Drug-using offenders naturally represent a socially excluded group where drug use is more prevalent than in the rest of the population. A growing number of female offenders are being incarcerated for drug-related crimes. For this reason, it is important to investigate what we know about what works for female offenders.
The review authors searched scientific databases and Internet resources to identify randomised controlled trials (where participants are allocated at random to one of two or more treatment groups) of interventions to reduce, eliminate, or prevent relapse of drug use or criminal activity of female drug-using offenders. We included females of any age or ethnicity.
We identified nine trials of female drug-using offenders. Three studies included evaluations of therapeutic communities in comparison to: i) an alternative sentencing option; ii) a substance misuse educational cognitive skills programme; and iii) gender-responsive substance abuse treatment for women in prison in comparison to standard therapeutic communities. Two studies evaluated community-based management; one compared to standard probation and the other compared to standard parole supervision. Two studies evaluated a cognitive behavioural programme versus treatment as usual and combined cognitive behavioural treatment and acceptance and commitment therapy versus waiting list control. One study of a pharmacological intervention in comparison to a placebo or treatment as usual. One study compared interpersonal psychotherapy to an attention matched control psychoeducational control.
Overall, the findings suggest that any psychosocial treatment in comparison to treatment as usual had an impact on reducing subsequent reincarceration, but not rearrest or drug misuse. We found individual treatment interventions had differing effects. We identified too few studies to evaluate whether the treatment setting (for example, court or community) had an impact on the success of such programmes. Promising results highlight the use of psychosocial treatments in the reduction of reincarceration. No information is provided on the cost and cost-effectiveness of these studies. In conclusion, high quality research is required to evaluate the effectiveness of different treatment options for female drug-using offenders. Further information on the processes involved in the engagement of women mandated to substance abuse programmes, together with evaluations of cost-effectiveness research, will enable policy makers to make informed choices about commissioning the use of adapted programmes specifically targeted at female offenders.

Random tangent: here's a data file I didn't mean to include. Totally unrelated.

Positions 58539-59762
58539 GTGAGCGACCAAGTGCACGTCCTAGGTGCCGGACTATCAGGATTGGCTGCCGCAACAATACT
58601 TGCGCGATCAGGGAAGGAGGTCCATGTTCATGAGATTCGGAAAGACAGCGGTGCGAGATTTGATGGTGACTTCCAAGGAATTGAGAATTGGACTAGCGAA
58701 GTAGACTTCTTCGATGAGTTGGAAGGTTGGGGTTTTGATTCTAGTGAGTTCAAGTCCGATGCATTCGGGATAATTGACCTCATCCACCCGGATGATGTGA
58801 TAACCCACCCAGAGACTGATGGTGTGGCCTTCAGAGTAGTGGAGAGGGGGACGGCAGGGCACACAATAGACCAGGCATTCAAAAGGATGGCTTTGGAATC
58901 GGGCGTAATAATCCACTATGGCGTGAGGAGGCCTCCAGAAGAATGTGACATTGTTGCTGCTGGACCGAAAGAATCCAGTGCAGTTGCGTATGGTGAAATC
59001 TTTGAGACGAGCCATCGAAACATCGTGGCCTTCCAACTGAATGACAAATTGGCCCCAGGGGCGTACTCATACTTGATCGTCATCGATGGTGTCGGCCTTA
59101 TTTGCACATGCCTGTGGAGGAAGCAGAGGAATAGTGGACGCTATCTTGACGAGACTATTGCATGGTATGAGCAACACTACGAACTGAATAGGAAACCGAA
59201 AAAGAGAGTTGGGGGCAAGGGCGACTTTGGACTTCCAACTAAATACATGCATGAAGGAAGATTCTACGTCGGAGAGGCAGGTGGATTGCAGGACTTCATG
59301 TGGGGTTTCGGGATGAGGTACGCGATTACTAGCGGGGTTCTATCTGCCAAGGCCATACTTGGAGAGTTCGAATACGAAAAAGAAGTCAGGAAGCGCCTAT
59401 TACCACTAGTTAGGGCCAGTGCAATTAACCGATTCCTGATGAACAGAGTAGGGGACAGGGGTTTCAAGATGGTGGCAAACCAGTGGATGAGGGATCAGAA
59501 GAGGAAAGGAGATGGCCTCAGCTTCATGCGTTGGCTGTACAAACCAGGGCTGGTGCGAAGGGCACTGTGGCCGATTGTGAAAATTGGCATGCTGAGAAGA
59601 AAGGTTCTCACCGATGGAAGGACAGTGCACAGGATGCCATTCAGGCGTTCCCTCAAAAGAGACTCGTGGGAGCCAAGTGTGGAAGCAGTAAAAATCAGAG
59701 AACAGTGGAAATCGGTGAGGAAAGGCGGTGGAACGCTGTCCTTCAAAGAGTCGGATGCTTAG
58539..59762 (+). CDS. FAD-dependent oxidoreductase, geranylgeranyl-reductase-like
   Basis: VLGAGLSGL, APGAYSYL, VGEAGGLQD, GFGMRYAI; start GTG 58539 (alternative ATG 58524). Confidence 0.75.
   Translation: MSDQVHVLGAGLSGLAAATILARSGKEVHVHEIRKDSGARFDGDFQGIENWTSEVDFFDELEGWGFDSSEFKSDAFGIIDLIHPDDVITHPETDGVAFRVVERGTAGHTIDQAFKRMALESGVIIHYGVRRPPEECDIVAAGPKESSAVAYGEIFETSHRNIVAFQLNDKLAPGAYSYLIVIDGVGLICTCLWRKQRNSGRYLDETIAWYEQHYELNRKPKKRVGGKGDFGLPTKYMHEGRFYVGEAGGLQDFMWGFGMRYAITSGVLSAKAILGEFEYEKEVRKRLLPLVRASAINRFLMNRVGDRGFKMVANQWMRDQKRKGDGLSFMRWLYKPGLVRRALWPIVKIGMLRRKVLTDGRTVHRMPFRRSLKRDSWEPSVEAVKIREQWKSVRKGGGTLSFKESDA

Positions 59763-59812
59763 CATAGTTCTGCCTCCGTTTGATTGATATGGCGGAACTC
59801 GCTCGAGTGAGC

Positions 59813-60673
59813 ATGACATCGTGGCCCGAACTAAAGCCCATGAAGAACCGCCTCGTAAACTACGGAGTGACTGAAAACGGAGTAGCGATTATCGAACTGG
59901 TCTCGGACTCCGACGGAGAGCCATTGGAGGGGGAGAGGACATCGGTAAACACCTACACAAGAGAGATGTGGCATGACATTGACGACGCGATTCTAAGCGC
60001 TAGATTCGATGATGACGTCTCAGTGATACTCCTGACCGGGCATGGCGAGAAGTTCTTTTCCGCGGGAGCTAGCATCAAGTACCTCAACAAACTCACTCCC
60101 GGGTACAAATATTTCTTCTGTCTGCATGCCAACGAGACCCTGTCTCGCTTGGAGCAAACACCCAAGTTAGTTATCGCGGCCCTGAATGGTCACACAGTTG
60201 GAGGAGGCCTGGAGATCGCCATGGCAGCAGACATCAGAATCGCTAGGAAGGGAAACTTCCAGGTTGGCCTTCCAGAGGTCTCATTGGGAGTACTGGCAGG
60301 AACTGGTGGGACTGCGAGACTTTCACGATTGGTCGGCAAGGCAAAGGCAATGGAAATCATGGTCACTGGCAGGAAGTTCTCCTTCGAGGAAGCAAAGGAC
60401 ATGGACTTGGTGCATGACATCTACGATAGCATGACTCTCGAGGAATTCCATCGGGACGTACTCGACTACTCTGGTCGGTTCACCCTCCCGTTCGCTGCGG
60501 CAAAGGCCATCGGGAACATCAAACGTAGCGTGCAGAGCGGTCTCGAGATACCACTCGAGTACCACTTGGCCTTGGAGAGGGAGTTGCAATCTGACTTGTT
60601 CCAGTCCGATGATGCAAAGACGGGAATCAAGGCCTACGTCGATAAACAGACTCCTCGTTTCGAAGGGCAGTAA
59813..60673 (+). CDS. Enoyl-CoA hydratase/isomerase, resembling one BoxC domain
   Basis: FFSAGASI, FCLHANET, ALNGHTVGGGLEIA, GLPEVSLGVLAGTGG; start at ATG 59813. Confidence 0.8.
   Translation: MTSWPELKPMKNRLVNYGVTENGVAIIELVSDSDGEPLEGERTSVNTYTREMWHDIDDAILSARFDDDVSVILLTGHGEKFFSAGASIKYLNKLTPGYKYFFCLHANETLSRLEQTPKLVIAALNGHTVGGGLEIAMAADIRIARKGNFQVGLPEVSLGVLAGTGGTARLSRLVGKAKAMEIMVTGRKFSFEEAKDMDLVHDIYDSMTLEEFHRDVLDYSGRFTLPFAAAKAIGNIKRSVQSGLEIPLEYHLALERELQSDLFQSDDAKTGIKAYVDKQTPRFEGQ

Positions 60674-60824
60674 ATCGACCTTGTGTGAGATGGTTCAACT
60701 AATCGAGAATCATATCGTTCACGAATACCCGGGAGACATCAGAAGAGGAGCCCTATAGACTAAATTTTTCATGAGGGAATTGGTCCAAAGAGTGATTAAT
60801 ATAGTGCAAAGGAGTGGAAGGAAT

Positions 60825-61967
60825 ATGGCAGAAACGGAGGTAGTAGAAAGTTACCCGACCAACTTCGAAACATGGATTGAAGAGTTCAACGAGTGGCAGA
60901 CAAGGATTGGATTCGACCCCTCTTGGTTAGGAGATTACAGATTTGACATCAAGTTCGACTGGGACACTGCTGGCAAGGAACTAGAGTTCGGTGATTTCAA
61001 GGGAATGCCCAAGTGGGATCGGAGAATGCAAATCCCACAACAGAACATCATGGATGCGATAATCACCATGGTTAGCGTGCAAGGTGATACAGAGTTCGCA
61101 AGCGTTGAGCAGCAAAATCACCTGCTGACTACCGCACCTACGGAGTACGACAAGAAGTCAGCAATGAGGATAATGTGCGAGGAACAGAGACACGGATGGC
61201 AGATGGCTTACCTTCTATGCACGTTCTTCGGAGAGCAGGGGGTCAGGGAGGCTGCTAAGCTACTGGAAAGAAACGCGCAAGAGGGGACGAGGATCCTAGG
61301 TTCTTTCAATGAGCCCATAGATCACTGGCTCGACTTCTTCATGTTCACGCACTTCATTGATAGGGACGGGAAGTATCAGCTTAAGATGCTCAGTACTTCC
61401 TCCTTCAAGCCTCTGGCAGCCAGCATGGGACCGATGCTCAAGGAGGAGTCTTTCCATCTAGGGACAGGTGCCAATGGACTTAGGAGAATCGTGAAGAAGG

Quality of the evidence
This review was limited by the lack of information reported in this group of trials and the quality of evidence was moderate to low. The evidence is current to May 2014.
Three of the nine trials show a positive trend towards the use of any psychosocial treatment in comparison to treatment as usual showing an overall significant reduction in subsequent reincarceration, but not arrest rates or drug use. Pharmacological interventions in comparison to a placebo did not significantly reduce drug use and did not measure criminal activity. Four different treatment comparisons showed varying results and were not combined due to differences in the intervention and comparison groups. The studies overall showed a high degree of heterogeneity for types of comparisons and outcome measures assessed, which limited the possibility to pool the data. Descriptions of treatment modalities are required to identify the important elements for treatment success in drug-using female offenders. More trials are required to increase the precision of confidence with which we can draw conclusions about the effectiveness of treatments for female drug-using offenders.
This is an updated version of a Cochrane review first published in Issue 3, 2006 (Perry 2006). The review represents one in a family of four reviews focusing on the effectiveness of interventions in reducing drug use and criminal activity for offenders. This specific review considers interventions for female drug-using offenders.
To assess the effectiveness of interventions for female drug-using offenders in reducing criminal activity, or drug use, or both.
We searched 14 electronic bibliographic databases up to May 2014 and five additional Website resources (between 2004 and November 2011). We contacted experts in the field for further information.
We included randomised controlled trials (RCTs) designed to reduce, eliminate or prevent relapse of drug use or criminal activity in female drug-using offenders. We also reported data on the cost and cost-effectiveness of interventions.
We used standard methodological procedures expected by The Cochrane Collaboration.
Nine trials with 1792 participants met the inclusion criteria. Trial quality and risks of bias varied across each study. We rated the majority of studies as being at 'unclear' risk of bias due to a lack of descriptive information. We divided the studies into different categories for the purpose of meta-analyses: for any psychosocial treatments in comparison to treatment as usual we found low quality evidence that there were no significant differences in arrest rates, (two studies; 489 participants; risk ratio (RR) 0.82, 95% confidence interval (CI) 0.45 to 1.52) or drug use (one study; 77 participants; RR 0.65, 95% CI 0.20 to 2.12), but we found moderate quality evidence that there was a significant reduction in reincarceration, (three studies; 630 participants; RR 0.46, 95% CI 0.34 to 0.64). Pharmacological intervention using buprenorphine in comparison to a placebo did not significantly reduce self reported drug use (one study; 36 participants; RR 0.58, 95% CI 0.25 to 1.35). No cost or cost-effectiveness evidence was reported in the studies.